Field Work O’Clock
For most people, October brings fall leaves, balmy weather, and a transition from summer shorts to heavy pea coats. For me this year, October brought my first season of field work as a graduate student studying lake trout in New York State Adirondack State Park.
Lake trout generally spend most of their time in cold, deep water, but swim to shallow rocky beds in the fall to spawn. Our goal this fall was to catch, tag, and release as many spawning lake trout as possible to estimate population size. Although my taste in literature is a far cry from John Steinbeck, the phrase “the best laid plans of mice and men oft go awry” currently comes to mind.
I arrived in scenic Tupper Lake, NY on October 3rd, spending my first week in the field learning how to handle boats, work nets, and identify, measure, weigh, and tag fish species. During my time here I have also become familiar with basic car maintenance and the proper way to heal a badly bruised tailbone (following a nasty fall on a slippery boat dock ramp). I can completely relate to Sarah’s plumbing and carpentry “training” for her graduate work in Grogingen. Of course, I have also spent the last four weeks learning how to (or not how to) catch lake trout.
At the moment, we are averaging a lake trout per week. This is a particularly bad statistic considering the man hours and effort I have spent trying to catch the slippery little devils. The options are as follows: the fish are not spawning yet, the traps are not in the right spawning areas, the traps are not working correctly, or the fish are smarter than I am. At this point, I am leaning towards the latter.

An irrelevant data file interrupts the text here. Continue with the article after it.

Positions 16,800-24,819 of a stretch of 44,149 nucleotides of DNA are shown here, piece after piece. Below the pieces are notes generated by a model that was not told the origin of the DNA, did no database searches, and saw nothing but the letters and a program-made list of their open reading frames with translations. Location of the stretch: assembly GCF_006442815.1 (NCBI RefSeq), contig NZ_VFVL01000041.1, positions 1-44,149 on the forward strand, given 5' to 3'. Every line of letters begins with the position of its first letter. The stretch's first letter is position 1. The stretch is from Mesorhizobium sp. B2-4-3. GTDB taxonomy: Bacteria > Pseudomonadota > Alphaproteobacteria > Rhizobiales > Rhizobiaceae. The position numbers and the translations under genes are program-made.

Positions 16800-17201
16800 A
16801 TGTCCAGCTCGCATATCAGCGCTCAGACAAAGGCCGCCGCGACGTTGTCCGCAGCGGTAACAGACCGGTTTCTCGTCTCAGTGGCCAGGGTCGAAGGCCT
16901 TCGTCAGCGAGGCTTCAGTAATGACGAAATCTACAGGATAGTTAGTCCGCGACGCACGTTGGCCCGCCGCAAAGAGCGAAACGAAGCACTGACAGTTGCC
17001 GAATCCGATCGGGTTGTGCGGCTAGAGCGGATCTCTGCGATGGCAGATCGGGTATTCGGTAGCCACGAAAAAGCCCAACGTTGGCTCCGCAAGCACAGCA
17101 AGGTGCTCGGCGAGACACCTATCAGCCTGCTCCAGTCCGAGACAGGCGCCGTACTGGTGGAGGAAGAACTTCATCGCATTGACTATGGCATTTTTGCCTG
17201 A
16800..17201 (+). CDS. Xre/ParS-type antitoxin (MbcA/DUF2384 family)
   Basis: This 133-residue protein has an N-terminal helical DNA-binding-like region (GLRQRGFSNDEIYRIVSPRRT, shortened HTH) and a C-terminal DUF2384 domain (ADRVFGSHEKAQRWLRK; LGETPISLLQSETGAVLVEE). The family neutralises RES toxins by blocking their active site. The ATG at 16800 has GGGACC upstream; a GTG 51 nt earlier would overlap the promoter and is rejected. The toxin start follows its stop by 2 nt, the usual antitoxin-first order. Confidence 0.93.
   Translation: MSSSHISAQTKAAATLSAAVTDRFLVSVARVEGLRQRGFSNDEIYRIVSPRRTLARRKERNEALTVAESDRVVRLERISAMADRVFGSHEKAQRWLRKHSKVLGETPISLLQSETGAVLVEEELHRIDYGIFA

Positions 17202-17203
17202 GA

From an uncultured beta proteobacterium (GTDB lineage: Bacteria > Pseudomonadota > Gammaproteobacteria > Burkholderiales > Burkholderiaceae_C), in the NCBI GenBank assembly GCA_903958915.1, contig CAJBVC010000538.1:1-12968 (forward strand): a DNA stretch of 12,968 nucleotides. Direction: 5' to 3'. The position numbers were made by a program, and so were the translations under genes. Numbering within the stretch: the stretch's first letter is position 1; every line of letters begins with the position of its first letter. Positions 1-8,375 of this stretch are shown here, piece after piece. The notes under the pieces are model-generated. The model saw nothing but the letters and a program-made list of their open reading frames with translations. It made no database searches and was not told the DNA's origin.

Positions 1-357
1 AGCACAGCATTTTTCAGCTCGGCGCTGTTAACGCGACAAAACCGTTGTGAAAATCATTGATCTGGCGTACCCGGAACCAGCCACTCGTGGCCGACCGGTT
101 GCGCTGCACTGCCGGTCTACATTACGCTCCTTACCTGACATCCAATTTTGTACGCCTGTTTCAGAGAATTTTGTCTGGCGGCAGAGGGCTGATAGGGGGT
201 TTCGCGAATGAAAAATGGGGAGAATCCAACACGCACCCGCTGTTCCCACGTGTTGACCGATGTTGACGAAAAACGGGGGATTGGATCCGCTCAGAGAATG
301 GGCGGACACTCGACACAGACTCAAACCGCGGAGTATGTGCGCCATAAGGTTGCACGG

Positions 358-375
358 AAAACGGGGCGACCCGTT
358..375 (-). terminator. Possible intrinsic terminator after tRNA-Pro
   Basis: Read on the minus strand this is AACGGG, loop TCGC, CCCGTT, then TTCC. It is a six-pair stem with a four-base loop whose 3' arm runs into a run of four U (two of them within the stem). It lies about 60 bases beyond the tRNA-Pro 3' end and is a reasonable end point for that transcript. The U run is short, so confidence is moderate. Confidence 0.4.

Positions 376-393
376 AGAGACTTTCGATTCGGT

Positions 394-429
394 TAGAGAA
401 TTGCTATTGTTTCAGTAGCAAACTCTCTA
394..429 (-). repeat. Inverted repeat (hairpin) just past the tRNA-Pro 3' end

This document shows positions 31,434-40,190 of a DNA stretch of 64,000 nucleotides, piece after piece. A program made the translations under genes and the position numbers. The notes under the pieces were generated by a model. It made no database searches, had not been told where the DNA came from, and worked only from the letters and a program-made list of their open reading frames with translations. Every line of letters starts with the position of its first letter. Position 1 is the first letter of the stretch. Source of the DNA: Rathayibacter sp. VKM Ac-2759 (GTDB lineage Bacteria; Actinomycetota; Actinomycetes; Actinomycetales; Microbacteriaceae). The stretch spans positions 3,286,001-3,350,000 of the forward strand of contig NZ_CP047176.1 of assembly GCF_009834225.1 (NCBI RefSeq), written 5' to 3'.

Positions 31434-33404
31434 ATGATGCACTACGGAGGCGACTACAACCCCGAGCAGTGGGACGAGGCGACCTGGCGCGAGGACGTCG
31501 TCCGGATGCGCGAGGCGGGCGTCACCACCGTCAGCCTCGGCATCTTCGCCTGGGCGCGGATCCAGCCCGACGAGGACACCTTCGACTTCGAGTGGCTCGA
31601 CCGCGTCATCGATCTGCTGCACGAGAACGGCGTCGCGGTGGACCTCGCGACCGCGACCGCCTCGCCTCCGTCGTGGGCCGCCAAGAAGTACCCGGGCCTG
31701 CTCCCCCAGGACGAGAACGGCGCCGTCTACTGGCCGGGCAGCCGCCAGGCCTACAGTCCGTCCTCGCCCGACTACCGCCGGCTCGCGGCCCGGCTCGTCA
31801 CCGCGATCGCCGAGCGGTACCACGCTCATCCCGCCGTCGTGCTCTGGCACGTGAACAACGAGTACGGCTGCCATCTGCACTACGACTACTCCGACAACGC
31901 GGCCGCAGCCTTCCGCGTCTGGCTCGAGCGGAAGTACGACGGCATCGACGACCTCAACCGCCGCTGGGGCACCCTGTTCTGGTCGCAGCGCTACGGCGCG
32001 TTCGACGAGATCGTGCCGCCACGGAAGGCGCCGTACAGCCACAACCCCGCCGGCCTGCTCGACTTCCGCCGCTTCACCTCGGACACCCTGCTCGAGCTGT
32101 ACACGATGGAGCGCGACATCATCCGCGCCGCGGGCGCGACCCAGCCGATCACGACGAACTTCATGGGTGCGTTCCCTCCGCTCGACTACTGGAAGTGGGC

If not catching lake trout was bad enough, the weather has taken a turn for the worse. I arrived in the Adirondacks during fall color’s peak. The sunbursts of orange, red, and yellow made the forest feel warm and full of life. But that was four weeks ago, and now almost every tree is bare. Snow has arrived and I have switched my ski jacket and waterproof yellow overalls for a neon orange one-piece survival suit. A typical day on the lake now includes two layers of thick wool socks, waterproof boots, long underwear top and bottoms, sweat pants, two layers of fleece, a down vest, gator, gloves, and hat… with the survival suit on top. Just moving with all of those layers is a workout! People who study tropical fish are onto something.
The lake has been cold, but it has also been beautiful. The combination of crisp fall air, snow flurries, dark, clear water, and the stark beauty of bare trees surrounded by untouched landscape is breathtaking. Surely a bit of cold is worth the landscape that impressed the likes of Ralph Waldo Emerson. I was hoping to see a black bear or moose this field season, but both have eluded me. However, I have twice seen Follenby Pond’s resident adult bald eagle, an impressive sight even from a distance.
In addition to spending copious amounts of time on the lake, I have been continually driving back to the Montreal area for class each week. The constant moving, driving, and working has been exhausting. If the nets are empty tomorrow morning, I will have to start taking a serious look at alternative methods for estimating abundance. So is the way of field work, and I suppose life in general. Most things do not work out exactly as planned.